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Brookfield attorney pleads guilty to fraud (UPDATE)

By: Jack Zemlicka, [email protected]//February 22, 2012//

Brookfield attorney pleads guilty to fraud (UPDATE)

By: Jack Zemlicka, [email protected]//February 22, 2012//

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Brookfield attorney Thomas Bielinski is led into the courtroom prior to his plea hearing Wednesday at the Milwaukee County Criminal Justice Facility. Bielinski pled guilty to fraud in excess of $10,000 during the hearing and is scheduled to be sentenced April 4. (Staff photo by Kevin Harnack)

A Brookfield attorney who pled guilty to felony fraud charges on Wednesday could face a stricter sentence structure than normal because of missed court appearances that resulted in his arrest and incarceration.

Thomas Bielinski, 52, admitted to one count of theft-false representation for stealing $542,231.61 through a complex foreclosure scam in Milwaukee. He faces a maximum of 10 years in state prison, a $25,000 fine, or both.

But the severity and breakdown of the sentence to be imposed by Milwaukee County Circuit Judge J.D. Watts on June 4 remains to be seen, based in part on the fact that Bielinski twice skipped his initial plea hearing Dec. 19.

Watts issued a bench warrant and law enforcement arrested Bielinski at Holy Hill in Hubertus on Dec. 21. He is being held on $1 million bail.

On Wednesday, Watts said the recommended sentence is for five years of prison time and five years of extended supervision, but he did not mention the missed court appearances.

“It’s definitely an aggravating factor,” Milwaukee Criminal defense attorney Craig Mastantuono, of Mastantuono Law Office SC, said of the missed hearing. “What it does is seal the deal in terms of incarceration versus probation.”

Bielinski defense attorney Michael Hart, of Kohler & Hart SC, declined to comment on the impact that the missed appearances could have on his client’s sentence.

He said the two-month delay in the plea hearing didn’t influence the agreement with the Milwaukee County District Attorney’s Office to plead guilty.

“This is what we’ve been talking about for awhile,” Hart said.

But prosecuting attorney Kurt Benkley said Watts can evaluate the no-shows in conjunction with the underlying crime to craft a punishment.

“It’s a factor I think the judge will consider at sentencing,” he said. “But the maximum he can impose in this case is 10 years, regardless of the fact that Mr. Bielinski failed to appear.”

The courts didn’t consider Bielinski a flight risk when he made his initial appearance in court Aug. 31. Judicial Court Commissioner Barry Slagle set a $10,000 personal recognizance bail and Bielinski made all five of his court appearances prior to Dec. 19.

Still, Mastantuono said the misstep will make it harder for the defense to argue for leniency, especially since Bielinski ended up in prison while the case was still pending.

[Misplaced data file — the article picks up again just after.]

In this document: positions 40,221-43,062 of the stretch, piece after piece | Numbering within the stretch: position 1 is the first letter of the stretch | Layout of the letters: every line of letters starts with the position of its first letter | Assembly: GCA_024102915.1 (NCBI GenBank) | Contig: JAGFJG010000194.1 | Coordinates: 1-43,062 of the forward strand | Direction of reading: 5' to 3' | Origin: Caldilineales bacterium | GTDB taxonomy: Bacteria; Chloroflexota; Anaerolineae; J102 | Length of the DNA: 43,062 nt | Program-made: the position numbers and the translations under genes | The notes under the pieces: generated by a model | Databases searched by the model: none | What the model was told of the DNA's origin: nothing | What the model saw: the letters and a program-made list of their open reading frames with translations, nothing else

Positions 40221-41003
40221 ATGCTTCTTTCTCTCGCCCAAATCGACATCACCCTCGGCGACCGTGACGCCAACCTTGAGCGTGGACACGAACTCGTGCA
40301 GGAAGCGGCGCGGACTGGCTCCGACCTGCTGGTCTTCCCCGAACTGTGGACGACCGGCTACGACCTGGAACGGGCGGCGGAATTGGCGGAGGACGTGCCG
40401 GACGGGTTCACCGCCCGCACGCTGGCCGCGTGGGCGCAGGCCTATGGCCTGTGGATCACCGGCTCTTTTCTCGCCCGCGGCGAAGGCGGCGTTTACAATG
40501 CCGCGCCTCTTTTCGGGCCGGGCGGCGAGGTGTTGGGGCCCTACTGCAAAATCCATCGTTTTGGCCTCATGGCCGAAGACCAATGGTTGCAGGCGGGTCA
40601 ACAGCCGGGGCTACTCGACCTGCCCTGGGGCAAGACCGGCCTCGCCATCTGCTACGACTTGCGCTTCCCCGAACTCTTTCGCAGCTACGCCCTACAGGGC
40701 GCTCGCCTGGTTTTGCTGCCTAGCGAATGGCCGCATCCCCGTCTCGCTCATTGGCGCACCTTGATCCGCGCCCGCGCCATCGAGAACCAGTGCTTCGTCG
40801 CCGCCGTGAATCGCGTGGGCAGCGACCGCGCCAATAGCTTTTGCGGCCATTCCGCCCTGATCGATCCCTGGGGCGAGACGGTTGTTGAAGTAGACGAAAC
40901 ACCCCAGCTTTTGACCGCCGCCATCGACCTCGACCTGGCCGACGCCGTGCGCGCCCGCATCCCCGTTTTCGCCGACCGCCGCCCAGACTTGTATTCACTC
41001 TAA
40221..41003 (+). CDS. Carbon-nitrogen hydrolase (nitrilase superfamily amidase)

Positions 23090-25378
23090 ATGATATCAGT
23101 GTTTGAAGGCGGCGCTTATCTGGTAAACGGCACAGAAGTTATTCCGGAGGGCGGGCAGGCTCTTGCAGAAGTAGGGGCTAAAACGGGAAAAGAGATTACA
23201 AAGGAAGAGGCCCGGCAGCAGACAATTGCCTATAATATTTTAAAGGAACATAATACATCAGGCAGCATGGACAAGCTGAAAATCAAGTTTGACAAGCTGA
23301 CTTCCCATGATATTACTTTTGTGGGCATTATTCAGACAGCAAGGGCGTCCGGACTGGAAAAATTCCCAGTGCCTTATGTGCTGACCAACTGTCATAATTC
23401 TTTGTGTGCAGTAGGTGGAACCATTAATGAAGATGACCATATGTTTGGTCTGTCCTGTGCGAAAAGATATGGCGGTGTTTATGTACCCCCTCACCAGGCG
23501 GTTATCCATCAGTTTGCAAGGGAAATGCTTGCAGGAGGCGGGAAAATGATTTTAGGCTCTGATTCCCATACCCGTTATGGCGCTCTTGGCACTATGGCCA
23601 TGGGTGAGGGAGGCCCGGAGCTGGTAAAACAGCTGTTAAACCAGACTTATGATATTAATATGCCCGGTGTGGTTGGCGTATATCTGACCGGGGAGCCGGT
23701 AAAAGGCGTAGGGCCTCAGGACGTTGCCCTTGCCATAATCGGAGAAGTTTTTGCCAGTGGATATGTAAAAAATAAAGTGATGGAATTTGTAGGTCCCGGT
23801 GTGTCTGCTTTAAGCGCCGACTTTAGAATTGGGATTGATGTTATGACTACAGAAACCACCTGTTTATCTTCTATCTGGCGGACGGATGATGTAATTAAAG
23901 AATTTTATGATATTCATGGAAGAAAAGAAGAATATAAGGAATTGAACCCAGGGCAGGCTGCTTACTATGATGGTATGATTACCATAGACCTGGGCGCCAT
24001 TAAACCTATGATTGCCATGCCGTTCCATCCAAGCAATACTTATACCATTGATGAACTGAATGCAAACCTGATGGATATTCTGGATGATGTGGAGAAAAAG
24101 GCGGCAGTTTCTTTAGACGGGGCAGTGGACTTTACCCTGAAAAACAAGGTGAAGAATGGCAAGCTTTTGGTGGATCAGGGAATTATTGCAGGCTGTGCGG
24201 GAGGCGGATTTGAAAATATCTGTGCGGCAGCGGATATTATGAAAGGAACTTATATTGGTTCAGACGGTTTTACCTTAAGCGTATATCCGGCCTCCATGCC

“I’d rather have a client sentenced in a business suit,” he said, “rather than an orange suit.”

While representing a client in street clothes shows the court that the defendant abided by pre-trial guidelines, Milwaukee criminal defense attorney John Birdsall, of Birdsall Law Offices SC, said the facts of the case determine the sentence.

Given that Bielinski stole $542,000 from the county, Birdsall said Watts will likely use that as a determinant factor.

“That’s a healthy amount of money,” he said. “It will absolutely be the central issue.”

Birdsall said the missed court date will be mentioned during sentencing, but that it likely won’t have a major impact on the punishment, relative to the fraud conviction.

At the Wednesday hearing, Benkley said the state will likely be seeking full restitution from Bielinski.

Benkley said there are “20-25” victims who had claims against the county and the charge against Bielinski subsumed the thefts into one aggregated theft.

According to the criminal complaint filed Aug. 23 by Benkley, Bielinski targeted mortgage-foreclosure cases in which there was surplus money from sheriff’s sales.

If the winning bids for foreclosed property are more than what is owed to the creditor, the difference goes into a trust and can be claimed by the owner of the property when it went into foreclosure, said Debbie Bachun, fiscal and operations manager for the Milwaukee County Clerk of Courts office.

Owners of foreclosed properties were entitled to surplus money held in trust by the clerk’s office, but they had never filed a claim, according to the complaint. Bielinski purported to represent the owners and claimed the money, according to the complaint.

None of the identified victims told investigators they knew Bielinski or had given him authorization to represent them, according to the complaint.

“The judge,” Birdsall said, “isn’t just going to ignore the totality of the crime.”

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